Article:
CAGE releases special series on race and economicsMonday 24 May 2021
The special series demonstrates how economics can inform debate on racial inequality and shape the development of new policy. But there is still a long way to go to achieve equality and diversity of representation within the discipline.
This week, in a special web edit, CAGE has released a series of articles on race and diversity in economics. Last year, the murder of George Floyd in Minnesota sparked protests across the globe. Institutions, disciplines and individuals questioned how they could improve equality and diversity for the long-term. One year on, we’re exploring the important role economics can play in highlighting and shaping race-related debate and policy. We also take a look at diversity within our own discipline. In a subject that lags behind many others, both in the diversity of its personnel and in the amount of race-related research undertaken, the road towards equality is likely to be long.
Exposing inequality: race-related research in economics
How does economics compare to other social sciences in its study of issues related to race and ethnicity? Arun Advani, Elliott Ash, David Cai and Imran Rasul find that economics lags far behind the other disciplines in the volume and share of race-related research undertaken, yet economists tend to overestimate the amount of race-related research available, especially in economics.
Understanding discrimination: behavioural economics and race
Widespread claims that justify intolerance can give people the excuse they need to vocalise their racial prejudice: Leonardo Bursztyn, Ingar Haaland, Aakaash Rao, and Christopher Roth highlight the powerful effect of public figures and biased media in encouraging racist behaviour.
Does better understanding of the extent of racial discrimination encourage support for pro-Black policies?
How widespread do people think racial discrimination is in society? And how does that affect support for pro-Black policies? Ingar Haaland and Christopher Roth find that there is a large difference of opinion about the extent of discrimination in hiring practices. Informing individuals about the true extent of racial discrimination can change individuals' perceptions, but it does not change their broader attitudes on support for pro-Black policies.
Lessons of the past: the economic history of race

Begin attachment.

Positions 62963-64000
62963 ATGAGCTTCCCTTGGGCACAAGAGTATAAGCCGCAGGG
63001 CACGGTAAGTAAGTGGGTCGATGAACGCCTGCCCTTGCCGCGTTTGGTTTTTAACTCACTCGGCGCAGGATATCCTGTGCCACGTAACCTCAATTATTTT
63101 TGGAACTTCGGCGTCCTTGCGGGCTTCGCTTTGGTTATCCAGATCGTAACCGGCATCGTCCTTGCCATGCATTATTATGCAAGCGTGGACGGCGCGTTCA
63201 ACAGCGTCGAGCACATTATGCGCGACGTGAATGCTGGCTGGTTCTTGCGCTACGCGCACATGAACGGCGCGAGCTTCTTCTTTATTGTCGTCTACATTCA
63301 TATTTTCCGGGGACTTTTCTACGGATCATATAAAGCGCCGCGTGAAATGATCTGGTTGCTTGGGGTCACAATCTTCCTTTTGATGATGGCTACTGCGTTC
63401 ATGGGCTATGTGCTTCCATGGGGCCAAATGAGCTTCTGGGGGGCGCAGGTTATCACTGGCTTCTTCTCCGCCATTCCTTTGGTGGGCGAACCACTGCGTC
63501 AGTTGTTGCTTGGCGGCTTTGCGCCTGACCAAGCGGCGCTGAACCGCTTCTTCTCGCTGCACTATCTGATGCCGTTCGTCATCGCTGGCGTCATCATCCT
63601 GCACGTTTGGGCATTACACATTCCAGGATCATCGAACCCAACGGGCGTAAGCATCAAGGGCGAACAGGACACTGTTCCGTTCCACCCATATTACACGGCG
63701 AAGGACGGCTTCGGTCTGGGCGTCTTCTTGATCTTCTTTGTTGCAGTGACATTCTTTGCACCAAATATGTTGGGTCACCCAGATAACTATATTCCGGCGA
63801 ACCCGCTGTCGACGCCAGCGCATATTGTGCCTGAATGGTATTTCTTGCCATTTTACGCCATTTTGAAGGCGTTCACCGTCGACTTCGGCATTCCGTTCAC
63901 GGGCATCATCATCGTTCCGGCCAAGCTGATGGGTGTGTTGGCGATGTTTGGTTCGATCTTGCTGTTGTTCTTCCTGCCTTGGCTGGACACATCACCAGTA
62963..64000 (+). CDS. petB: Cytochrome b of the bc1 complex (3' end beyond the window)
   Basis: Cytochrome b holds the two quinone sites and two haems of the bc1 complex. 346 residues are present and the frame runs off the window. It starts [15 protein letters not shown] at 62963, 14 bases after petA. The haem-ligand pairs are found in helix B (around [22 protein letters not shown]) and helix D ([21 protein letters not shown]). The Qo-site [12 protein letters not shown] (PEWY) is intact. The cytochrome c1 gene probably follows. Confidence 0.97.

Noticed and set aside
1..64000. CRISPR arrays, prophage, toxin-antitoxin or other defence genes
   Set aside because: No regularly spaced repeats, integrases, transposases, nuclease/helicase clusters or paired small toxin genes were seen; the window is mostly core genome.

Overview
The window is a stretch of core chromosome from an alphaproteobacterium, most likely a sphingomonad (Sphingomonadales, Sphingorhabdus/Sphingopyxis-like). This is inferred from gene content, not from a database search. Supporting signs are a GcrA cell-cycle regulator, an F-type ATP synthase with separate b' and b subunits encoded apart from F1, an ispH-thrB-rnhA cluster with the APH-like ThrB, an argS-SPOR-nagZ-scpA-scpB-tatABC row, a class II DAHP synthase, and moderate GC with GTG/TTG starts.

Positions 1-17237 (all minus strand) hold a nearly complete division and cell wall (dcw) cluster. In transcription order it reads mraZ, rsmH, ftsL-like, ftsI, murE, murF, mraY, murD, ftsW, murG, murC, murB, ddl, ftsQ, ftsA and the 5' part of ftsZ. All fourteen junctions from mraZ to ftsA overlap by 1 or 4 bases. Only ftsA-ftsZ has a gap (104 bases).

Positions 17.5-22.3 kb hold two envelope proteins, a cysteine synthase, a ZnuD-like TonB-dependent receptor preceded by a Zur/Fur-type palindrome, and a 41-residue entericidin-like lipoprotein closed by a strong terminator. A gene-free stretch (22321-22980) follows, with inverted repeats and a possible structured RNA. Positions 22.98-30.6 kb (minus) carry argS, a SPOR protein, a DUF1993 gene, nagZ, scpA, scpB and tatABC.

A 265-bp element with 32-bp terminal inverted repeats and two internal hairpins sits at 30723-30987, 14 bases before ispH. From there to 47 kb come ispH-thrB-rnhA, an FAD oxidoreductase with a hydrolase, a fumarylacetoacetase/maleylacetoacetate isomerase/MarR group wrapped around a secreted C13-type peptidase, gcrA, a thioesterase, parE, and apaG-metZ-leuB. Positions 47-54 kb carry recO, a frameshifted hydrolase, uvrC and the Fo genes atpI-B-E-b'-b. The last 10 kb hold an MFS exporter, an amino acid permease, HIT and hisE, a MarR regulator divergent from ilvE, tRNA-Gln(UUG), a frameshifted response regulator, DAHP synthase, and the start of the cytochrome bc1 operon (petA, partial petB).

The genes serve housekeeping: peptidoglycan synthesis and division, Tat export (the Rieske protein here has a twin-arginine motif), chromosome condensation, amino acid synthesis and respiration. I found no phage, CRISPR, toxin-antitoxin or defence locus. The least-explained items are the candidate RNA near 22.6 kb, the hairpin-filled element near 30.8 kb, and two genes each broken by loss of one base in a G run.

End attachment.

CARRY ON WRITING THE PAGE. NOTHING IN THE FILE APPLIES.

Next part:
Equalising opportunity: the long-term effects of the Second World War on racial diversity in the US labour market
Andreas Ferrara shows that, between 1940 and 1960, permanent labour shortages as a result of the Second World War reduced the racial barriers that had previously made such jobs inaccessible to Black workers. His research demonstrates how important equalising opportunity can be for improving the prosperity of minority groups.
The economic history of race in the US
This event, held in June 2020, threw light on how the historical institution of American slavery has impacted on the economic and political lives of the Black population in the United States.
How the 1918 influenza pandemic exacerbated racial inequalities in South Africa
The 1918 influenza pandemic in South Africa was one of the country’s worst human tragedies. The virus killed an estimated 300,000 South Africans – 6% of the population – within three months. But there were large differences in mortality rates across subgroups, with particularly high numbers of deaths among Black South Africans. Johan Fourie and Jonathan Jayes show that poor access to healthcare could explain why.
Black-white disparities during an epidemic: life expectancy and lifespan disparity in the US, 1980–2000
COVID-19 has demonstrated again that epidemics can affect minorities more than the population in general. José Manuel, Aburto Frederikke, Frehr Kristensen and Paul Sharp analyse one of the last major epidemics in the United States: HIV/AIDS ca. 1980–2000. They find noticeable differences of life expectancy and lifespan disparity (a measure of variance in age at death) both between states and between Black and white communities.